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Donald Duck: Still Quacking Us Up After 80 Happy Years!

Still Quacking Us Up After 80 Years
Still Quacking Us Up After 80 Years
Walt Disney Company

Who’s got the sweetest disposition?
One guess – guess who?
Who never never starts an argument
Who never shows a bit of temperament?
Who’s never wrong but always right?
Who’d never dream of starting a fight?
Who gets stuck with all the bad luck?
No one but Donald Duck!
-The Donald Duck Theme Song from Donald Duck cartoons from 1947-1959

Huey, Dewey and Louie may want to have the fire extinguisher handy for Uncle Donald as the sailor-suited duck celebrates his 80th birthday.

According to John Grant’s book “Encyclopedia of Animated Characters from Mickey Mouse to Aladdin,” Donald Duck made his screen debut on June 9, 1934 in Walt Disney’s “Silly Symphony” cartoon “The Wise Little Hen.” His first on screen appearance found Donald clutching his stomach when asked by Clara Cluck to help her plant corn. Rolling his eyes in torment, Donald says: “Who? Me? Oh, no, I’ve got a bellyache.”

Film historian and author Leonard Maltin recounts that Disney cast Clarence Nash as the voice of Donald after hearing Nash on a local radio show delivering an impression of a duck reciting “Mary Had a Little Lamb.” Nash provided Donald’s quacks and squawks from 1934 until his death in 1985. Since then Tony Anselmo, who was mentored by Nash, has been the voice actor responsible for Donald’s classic lines of dialogue.

Donald’s debut was very much in a supporting role to Clara Cluck in 1934 but his popularity in “The Wise Little Hen” led the studios to cast him and Mickey Mouse in what Maltin considers the best Disney cartoon short, “The Band Concert.” In the animated short Mickey is conducting a Sunday afternoon concert in a park bandstand only to be interrupted repeatedly by Donald Duck who is trying to sell ice cream to the concert goers. The public and Disney studio officials alike witnessed the making of a future animated star and Donald was quickly cast for a larger role in “Orphan’s Benefit,” seen by many as Donald’s big break.

As Mickey Mouse stages a vaudeville show for an opera house full of orphans, Donald takes to the stage and delivers his celebrated rendition of “Mary Had a Little Lamb.” But every time he tries to deliver his monologue, the mischievous orphans heckle Donald pushing him into a fit of anger.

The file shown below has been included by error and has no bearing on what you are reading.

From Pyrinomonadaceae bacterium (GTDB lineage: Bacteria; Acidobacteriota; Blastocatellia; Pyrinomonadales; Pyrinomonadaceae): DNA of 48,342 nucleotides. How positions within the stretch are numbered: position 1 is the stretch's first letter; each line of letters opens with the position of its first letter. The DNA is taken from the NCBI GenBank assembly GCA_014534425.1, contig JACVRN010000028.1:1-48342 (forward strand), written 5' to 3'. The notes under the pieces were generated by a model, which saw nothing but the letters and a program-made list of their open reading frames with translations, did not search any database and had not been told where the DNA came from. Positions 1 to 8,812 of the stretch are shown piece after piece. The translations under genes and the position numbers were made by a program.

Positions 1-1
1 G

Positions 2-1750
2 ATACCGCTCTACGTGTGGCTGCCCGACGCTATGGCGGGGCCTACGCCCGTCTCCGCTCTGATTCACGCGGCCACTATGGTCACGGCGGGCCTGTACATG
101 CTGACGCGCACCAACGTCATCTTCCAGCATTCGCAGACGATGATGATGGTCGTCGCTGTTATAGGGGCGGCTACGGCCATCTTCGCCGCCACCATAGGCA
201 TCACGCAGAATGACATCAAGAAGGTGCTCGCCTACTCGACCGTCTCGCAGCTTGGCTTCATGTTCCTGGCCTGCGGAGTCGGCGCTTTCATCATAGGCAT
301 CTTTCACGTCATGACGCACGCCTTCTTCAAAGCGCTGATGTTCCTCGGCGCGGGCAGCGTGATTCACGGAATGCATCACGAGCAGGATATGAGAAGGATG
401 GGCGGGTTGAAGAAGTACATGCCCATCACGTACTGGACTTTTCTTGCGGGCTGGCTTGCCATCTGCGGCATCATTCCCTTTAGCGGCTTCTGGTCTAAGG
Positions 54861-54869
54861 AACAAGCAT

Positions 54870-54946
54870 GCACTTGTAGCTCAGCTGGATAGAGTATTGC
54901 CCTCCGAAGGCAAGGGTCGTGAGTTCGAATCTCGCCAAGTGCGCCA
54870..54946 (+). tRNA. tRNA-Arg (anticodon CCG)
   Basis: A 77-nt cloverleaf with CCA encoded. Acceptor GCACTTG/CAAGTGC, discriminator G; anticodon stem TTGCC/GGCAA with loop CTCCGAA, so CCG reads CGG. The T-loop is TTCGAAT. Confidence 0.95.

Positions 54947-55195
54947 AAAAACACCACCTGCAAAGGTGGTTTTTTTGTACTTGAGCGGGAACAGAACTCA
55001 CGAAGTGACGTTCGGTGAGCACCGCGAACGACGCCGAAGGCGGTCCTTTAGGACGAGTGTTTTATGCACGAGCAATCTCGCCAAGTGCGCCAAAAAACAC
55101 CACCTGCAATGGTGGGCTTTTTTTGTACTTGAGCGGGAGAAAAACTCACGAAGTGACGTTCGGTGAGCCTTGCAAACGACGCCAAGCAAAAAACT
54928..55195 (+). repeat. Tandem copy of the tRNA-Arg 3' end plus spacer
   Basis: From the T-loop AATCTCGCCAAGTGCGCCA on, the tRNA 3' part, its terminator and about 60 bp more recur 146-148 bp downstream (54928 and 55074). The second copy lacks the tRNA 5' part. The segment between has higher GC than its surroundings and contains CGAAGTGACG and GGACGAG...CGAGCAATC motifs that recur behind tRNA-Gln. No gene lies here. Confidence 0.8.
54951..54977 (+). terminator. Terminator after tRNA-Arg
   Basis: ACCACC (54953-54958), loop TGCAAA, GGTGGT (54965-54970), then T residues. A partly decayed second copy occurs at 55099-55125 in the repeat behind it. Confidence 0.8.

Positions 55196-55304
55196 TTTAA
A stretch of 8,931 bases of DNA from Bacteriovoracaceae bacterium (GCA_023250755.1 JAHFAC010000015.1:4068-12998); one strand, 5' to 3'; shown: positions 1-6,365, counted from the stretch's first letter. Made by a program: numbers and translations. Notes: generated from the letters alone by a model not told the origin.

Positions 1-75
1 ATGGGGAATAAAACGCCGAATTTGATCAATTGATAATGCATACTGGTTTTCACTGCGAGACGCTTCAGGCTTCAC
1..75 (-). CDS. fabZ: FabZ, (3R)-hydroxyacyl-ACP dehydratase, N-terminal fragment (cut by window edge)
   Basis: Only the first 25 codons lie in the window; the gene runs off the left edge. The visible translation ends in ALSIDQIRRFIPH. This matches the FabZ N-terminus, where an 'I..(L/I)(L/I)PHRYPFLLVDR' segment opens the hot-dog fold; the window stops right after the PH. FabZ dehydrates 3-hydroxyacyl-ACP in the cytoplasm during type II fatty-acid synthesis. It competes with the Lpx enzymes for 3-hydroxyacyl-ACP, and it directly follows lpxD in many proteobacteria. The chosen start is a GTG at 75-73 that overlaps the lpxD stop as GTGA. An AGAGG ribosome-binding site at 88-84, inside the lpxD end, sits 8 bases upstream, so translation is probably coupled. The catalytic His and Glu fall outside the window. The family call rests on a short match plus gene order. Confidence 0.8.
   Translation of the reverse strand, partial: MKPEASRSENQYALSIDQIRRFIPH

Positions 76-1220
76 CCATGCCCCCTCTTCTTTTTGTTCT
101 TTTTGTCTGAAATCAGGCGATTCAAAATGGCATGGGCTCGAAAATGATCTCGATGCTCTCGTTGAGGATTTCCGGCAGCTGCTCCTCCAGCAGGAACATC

His fiery temper would quickly become a signature personality trait along with his humorous voice and mannerisms. The white-colored duck with yellow-orange bill, legs and webbed-feet is also known for his close relationship and rivalry with Mickey Mouse. Despite his short temper, Donald usually maintains a positive outlook on life.

As his popularity grew, Disney introduced Donna Duck a.ka. Daisy Duck as Donald’s love interest in 1937 and introduced his nephews Huey, Dewey and Louie in 1938. By that time polls showed that Donald was more popular than Mickey Mouse and Donald was cast in a number of cartoon shorts and was later utilized in a series of World War II propaganda films, most notably “Der Fuehrer’s Face” with Donald taking home the Oscar in 1942 for Animated Short Film.

That same year “Donald Gets Drafted” was released in which audiences learned the animated character’s full name was Donald Fauntleroy Duck as it appeared on his Selective Service Draft Card. Donald would also have roles in two feature-length animation projects. The first was “Saludos Amigos” which consisted of four short segments, two of them starring Donald Duck. In the first segment he meets his parrot pal Jose Carioca. In the second feature, “The Three Caballeros” Donald meets his rooster friend Panchito.

Mr. Duck would go on to star in a number of educational films like “Donald in Mathmagic Land” and “How to Have an Accident at Work.” He also had cameo roles in a number of other Disney movies and television projects. In 1983 Donald played the role of Nephew Fred in “Mickey’s Christmas Carol,” the classic retelling of the Charles Dickens tale “A Christmas Carol.” “Who Framed Roger Rabbit?” and “The Prince and the Pauper” as well as the animated television series “Duck Tales” and “Quack Pack” are listed among Donald’s most memorable projects.

Donald made a big screen comeback in “Fantasia 2000” in the “Noah’s Ark” segment of the film where he plays first mate to Noah. Today he can be seen on television on “Mickey Mouse Clubhouse” as well as “House of Mouse” and in a new series of animated shorts for Disney Channel.

The character today is as popular as ever appearing in Disney theme parks around the world and on merchandise like watches, shirts, ceramic figures, orange juice cartons and who can’t resist picking up a plush Donald Duck at the Disney Store.

Donald has appeared in more films than any other Disney character, featured in more than 178 theatrical films compared to Mickey’s 137 movies and is the fifth most published comic book character in the world after Superman, Batman, Spider-Man and Wolverine.

He has attained worldwide popularity and is known by different names in different countries. For example in Italy he is called “Paperino”, in Finland “Aku Ankka”, in Denmark “Anders And” and in Saudi Arabia “Batut”.

So here’s a big 80th Happy Birthday wish to “no one but Donald Duck!”

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